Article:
Mary Roy vs the State of Kerala, (1984)--Application of the Indian Succession Act (1925)

Application of the Indian Succession Act (1925) in the State of Kerala.
The discriminatory provisions of both the Travancore and the Cochin Christian Succession
Acts (1916) and (1921) were challenged by Mary Roy as a violation of Article 14 of the
Indian Constitution which lays down equality for everyone. She was provoked to move the
court when she suffered harassment and humiliation at the hands of her own brothers who
hired goondas to evacuate her from their father’s cottage in Ooty along with her children.
She refused to vacate as she did not have any other place to go. It was then that she came
face to face with the gender discriminatory Travancore Christian Succession Act (1916)
which tried to strip her of the inheritance right in the intestate property of her father and then
there was no tuning back. Mary Roy was determined to give it a legal fight to restore her
constitutional right to equality. Her petition, Mary Roy vs the State of Kerala, (1984),
contended that no religious groups, sect or denomination should be allowed to claim
protection of its own personal law against the constitutional guarantee of sexual equality and
that such discriminatory law should be declared invalid. The petition further stated that, the
Indian Succession Act (1925) should be extended to the state of Kerala, so that a widow will
get one-third as her share from the intestate property of the deceased husband, and the
remaining property will be equally divided among sons and daughters (Jacob 1986).
As reported by Champappilly (1994), after a lengthy legal battle, the Supreme Court of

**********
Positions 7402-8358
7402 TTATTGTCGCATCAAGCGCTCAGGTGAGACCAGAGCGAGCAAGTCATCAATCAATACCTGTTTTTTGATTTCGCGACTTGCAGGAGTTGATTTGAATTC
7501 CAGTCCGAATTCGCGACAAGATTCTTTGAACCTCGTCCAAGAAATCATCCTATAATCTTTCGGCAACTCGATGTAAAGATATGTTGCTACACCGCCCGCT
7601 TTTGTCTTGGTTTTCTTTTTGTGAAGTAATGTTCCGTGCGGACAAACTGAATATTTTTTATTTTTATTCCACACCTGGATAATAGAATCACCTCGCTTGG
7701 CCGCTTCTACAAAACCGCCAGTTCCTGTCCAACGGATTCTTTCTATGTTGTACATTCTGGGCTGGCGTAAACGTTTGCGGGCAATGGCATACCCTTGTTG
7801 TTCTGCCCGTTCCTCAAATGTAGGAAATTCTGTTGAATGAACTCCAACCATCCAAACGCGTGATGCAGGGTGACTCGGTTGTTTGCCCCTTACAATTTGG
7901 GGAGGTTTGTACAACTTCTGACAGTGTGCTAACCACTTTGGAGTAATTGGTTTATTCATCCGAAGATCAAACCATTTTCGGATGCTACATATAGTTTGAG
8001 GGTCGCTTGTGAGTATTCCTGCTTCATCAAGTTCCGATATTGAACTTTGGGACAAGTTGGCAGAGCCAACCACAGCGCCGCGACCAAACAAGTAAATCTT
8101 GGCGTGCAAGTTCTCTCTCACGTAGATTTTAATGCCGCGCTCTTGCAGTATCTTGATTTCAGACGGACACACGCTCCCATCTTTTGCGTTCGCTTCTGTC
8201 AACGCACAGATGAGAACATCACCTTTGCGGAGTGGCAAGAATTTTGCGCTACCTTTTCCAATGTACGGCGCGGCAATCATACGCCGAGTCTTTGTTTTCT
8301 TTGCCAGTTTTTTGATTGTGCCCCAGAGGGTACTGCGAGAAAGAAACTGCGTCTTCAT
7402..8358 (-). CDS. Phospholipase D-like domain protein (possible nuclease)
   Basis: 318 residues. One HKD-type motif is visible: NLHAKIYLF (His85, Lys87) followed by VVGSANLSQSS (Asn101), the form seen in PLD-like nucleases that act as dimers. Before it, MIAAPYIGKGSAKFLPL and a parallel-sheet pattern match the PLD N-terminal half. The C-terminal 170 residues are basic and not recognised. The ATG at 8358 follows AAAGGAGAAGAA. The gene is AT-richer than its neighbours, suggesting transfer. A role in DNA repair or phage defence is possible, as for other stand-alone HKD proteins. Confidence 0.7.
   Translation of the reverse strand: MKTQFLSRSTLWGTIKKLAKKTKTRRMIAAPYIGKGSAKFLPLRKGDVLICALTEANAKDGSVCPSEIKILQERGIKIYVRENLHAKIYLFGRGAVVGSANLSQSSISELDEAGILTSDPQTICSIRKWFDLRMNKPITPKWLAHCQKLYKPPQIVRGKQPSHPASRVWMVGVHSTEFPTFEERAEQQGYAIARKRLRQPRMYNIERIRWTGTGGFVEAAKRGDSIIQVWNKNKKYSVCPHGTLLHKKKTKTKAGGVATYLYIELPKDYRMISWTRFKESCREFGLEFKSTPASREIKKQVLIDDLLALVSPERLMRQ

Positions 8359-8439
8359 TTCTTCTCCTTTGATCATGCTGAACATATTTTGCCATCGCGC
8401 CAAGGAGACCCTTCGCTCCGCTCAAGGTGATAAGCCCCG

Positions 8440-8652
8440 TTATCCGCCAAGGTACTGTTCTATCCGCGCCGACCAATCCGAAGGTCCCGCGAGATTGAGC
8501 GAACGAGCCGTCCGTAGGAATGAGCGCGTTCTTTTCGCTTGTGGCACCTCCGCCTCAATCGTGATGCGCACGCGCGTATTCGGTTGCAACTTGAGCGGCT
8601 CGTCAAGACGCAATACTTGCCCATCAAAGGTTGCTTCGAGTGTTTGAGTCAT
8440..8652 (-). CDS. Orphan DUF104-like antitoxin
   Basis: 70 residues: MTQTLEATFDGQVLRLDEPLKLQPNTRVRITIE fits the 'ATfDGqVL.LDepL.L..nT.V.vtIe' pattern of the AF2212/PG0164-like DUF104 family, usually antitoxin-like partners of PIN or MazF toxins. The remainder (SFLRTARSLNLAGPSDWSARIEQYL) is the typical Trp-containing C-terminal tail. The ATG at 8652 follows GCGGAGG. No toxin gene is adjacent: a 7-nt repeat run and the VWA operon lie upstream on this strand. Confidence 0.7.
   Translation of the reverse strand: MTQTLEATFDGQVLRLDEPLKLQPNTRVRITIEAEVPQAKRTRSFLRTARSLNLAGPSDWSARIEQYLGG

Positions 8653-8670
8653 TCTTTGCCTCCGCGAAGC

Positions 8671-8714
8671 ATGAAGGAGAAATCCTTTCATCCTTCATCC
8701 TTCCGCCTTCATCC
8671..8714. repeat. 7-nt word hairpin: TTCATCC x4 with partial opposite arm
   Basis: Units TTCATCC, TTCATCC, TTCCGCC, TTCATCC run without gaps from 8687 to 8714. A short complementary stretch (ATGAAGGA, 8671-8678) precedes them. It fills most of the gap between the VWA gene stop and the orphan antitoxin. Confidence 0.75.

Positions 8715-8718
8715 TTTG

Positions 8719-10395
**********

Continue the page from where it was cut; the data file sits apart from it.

India, in 1986, took the view that by virtue of Section 626 of the Part B States (Laws) Act,
1951, the Travancore Christian Succession Act (1916) stood repealed from the appointed
day under the Part B States (Laws) Act, i.e., April 1, 1951. Hence, it reasoned, the law
applicable to intestate succession among Christians of Travancore area of the State of Kerala
was the Indian Succession Act, 1925, with Retrospective Effect from April 1, 1951.
Following this decision, the High Court of Kerala ruled that the Cochin Christian Succession
26 Section 6 provided that any law in force in these States corresponding to any of the Acts extended to Part B States,
would stand repealed and the inclusion of the Indian Succession Act, 1925 in the schedule to that Act
Act, 1921 also stood repealed by Part B States (Laws) Act, 1951. Though these courts did
not expressly give retrospective effect to the judgments, the mere declaration that the
Travancore and Cochin Acts stood repealed on April 1, 1951, gave these judgments
retrospective effect overturning the then existing law and practice among the Travancore-
Cochin Christians.
These decisions had another impact. Under the Travancore-Cochin Acts, probating of
Wills27 was not mandatory applicable to the Travancore-Cochin Christians. But under
Section 213 of the Indian Succession Act (1925), it became mandatory for the Christians to
get their wills probated. Therefore, as a consequence of the decision, family settlement deeds